A twist to the LRBA tale
When is a borrowing not a borrowing?
According to SMSFR 2009/2 the answer is when it is merely a “financial accommodation”.
I know it sounds like a bad joke that a bunch of lawyers might chuckle over after having had a beer or 2, but the underlying implications of this ruling for SMSF’s and related parties are both bizarre and really important to understand.
Consider the following scenario that mirrors a recent case we have been involved in:
Bob has his own self managed super fund of which he is the sole member. His father Kevin owns a commercial property and is willing to both sell the property to Bob’s super fund and provide the finance for him to do so. Bob would like to enter into a limited recourse borrowing arrangement (LRBA) whereby his fund pays a 10% deposit for the property and the balance will be paid off (principal and interest) over the next 10 years. Bob is happy to pay a market rate of interest under this arrangement. To make all of this happen, a bare trust would be established, an LRBA contract would be signed and the property title would transfer to the bare trust upon payment of the deposit. The fund would then start paying off monthly repayments in line with the loan documentation.
Well no it isn’t.
The key is in the wording of what a “borrowing” is defined to be under s67 SIS Act 1993. This by extension flows through to the definition of what a LRBA is under exemptions to the borrowing rules provided by s67A SIS Act 1993.
The prohibition of borrowing in the SIS Act hinges on “money” being borrowed. As Kevin (with his lenders hat on) has not transferred money to Bob’s Super Fund, the arrangement does not meet the definition of a borrowing and thereby opens up a whole can of worms regarding the situation.
SMSFR 2009/2 tells us that for the purposes of s67, a borrowing is an arrangement that exhibits two necessary characteristics:
a temporary transfer of an amount of money from one entity (the lender) to another (the borrower); and
an obligation or an intention on the part of the borrower to repay that amount to the lender (which may be satisfied by the provision of an asset).
For these purposes, money is any generally accepted medium of exchange for goods, services or the payment of debts that confers complete liquidity on its holder. It includes both Australian and foreign currency
The ruling does highlight the ability for there to be a constructive payment of money which satisfies the borrowing definition. This is where the lender pays money directly to the ultimate recipient of the money (the vendor), thus cutting out the borrower. This idea, it would appear does not extend as far as being able to say that the lender could transfer money to themselves if the lender and vendor were one and the same entity (ie Kevin transferring money to himself).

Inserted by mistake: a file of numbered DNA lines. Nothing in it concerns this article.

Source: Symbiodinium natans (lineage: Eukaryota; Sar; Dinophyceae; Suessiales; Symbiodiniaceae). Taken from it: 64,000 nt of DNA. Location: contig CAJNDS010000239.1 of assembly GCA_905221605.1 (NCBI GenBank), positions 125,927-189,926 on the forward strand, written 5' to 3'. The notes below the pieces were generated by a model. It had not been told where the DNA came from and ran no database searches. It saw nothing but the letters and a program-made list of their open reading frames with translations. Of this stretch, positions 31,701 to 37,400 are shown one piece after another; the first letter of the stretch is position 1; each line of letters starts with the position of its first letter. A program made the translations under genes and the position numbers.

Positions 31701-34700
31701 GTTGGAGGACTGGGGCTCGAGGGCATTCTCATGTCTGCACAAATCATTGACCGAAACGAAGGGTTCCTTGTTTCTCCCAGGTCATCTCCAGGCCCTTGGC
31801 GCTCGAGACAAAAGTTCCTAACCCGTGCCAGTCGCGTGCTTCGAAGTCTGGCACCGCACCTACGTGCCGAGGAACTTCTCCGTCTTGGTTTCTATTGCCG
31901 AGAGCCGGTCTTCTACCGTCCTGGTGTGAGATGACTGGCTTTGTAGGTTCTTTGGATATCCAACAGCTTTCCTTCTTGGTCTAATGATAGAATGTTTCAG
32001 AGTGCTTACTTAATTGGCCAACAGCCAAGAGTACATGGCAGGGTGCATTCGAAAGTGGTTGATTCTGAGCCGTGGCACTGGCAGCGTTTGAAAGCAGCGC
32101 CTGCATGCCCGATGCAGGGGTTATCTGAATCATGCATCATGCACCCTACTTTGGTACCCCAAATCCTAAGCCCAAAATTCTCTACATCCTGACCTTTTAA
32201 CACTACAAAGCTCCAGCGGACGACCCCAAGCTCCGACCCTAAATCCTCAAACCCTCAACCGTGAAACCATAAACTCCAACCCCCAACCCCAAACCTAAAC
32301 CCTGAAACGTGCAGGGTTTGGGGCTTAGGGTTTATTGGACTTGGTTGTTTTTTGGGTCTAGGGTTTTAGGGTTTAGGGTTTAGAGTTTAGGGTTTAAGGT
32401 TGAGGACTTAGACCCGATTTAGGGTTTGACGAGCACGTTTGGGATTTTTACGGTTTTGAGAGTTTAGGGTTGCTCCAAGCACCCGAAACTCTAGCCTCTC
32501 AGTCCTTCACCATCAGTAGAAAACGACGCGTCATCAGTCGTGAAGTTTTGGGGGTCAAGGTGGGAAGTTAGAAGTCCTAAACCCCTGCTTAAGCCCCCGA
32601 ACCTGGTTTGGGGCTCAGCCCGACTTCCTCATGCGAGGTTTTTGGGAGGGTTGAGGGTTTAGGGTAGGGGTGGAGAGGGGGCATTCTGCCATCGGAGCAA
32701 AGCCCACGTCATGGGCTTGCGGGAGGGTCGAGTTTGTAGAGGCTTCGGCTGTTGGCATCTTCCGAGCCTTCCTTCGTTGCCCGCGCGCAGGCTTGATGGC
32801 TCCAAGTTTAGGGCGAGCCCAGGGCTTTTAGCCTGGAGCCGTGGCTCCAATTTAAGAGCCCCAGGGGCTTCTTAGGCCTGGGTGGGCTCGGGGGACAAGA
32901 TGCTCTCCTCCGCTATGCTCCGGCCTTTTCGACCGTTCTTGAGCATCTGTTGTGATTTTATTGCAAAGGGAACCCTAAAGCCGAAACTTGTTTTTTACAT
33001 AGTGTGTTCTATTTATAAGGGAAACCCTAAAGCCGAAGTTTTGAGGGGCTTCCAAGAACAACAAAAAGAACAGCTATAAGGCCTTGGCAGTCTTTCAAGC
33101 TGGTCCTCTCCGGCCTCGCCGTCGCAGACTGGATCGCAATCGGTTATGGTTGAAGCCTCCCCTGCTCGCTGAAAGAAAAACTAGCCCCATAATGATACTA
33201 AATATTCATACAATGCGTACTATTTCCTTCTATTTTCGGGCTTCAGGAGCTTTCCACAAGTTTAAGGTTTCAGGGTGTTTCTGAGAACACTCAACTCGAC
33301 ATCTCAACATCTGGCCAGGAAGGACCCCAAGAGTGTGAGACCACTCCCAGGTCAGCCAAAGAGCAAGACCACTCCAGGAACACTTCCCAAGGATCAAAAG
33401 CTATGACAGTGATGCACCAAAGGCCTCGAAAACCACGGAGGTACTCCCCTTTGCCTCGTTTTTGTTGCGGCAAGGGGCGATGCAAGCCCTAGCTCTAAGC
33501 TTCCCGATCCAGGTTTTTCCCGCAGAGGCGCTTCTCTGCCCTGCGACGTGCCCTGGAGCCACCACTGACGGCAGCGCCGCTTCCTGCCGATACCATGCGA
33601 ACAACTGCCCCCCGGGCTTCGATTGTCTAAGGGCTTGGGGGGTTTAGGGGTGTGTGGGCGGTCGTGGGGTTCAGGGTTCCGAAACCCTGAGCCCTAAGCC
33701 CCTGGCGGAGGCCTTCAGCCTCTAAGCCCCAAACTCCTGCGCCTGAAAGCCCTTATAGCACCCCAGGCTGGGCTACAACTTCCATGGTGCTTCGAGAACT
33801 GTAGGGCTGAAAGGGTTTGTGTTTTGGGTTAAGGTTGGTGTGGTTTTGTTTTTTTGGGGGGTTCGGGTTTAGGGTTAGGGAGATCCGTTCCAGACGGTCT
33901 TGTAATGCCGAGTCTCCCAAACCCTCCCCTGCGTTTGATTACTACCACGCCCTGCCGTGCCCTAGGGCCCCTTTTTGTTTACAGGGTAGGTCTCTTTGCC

There are several examples of case law that support this ruling and bring to light this idea of “financial accommodation” vs “borrowing”.
In the case of Prime Wheat Association Ltd v. Chief Commissioner of Stamp Duties the New South Wales Supreme Court considered a share sale agreement which provided for payment by instalments over a 20 year period. The question being considered was whether the sale agreement was a ‘loan security’ attracting stamp duty. The answer turned on whether it could be said that the share sale agreement which provided for payment over a 20 year period evidenced a loan of money. Gleeson CJ concluded that:
“Here there was no advance of money. There was, as required by the language of the definition of advance, financial accommodation, but that is not sufficient. An agreement for sale which allows credit to a purchaser does not, on that account alone, involve an advance of money… Ultimately, there was a debt, but not a loan.”
The same approach was taken in the Full Federal Court case of Eastern Nitrogen Ltd v. Federal Commissioner of Taxation when considering whether a sale and leaseback arrangement was a loan. In deciding that a finance lease was not a loan Carr J stated:
“I accept the appellant’s submissions that although the overall arrangement was a financing arrangement, it did not involve a loan. There was no obligation to repay a sum advanced. The authorities recognise that arrangements can be made for financial accommodation without a loan being involved…”
So the question for me anyway is: if these arrangements aren’t borrowings, can an arrangement exist whereby a financial accommodation is made to an SMSF which doesn’t contravene the SIS Act?
The answer is “probably” where there is an unrelated lender and “possibly”, if the lender and vendor are a related party of the fund. The danger with any sort of instalment purchase agreement is that whilst you might be satisfying the anti borrowing provisions of the SIS Act, you need to make sure you don’t breach any of the other sections.
Examples of such issues that whoever constructs the legal instrument will need to negotiate are:
- There must be no charge placed over any fund investments
- If the vendor is a related party, you will need to make sure that the asset being acquired is solely the business real property and not deemed to be the financial instrument itself
- The terms of the arrangement must be arms length and satisfy s109 SIS Act 1993
We have spoken to some of the leading SMSF lawyers in Australia and have been advised that there is not yet any legal precedent for such a related party arrangement. Accordingly they suggested a binding ruling would be advisable prior to any action being taken.
If you or any of your clients would like to explore this strategy or have concerns about a proposed investment which may fall foul of these provisions, we strongly advise you to contact the expert team at Aquila Super.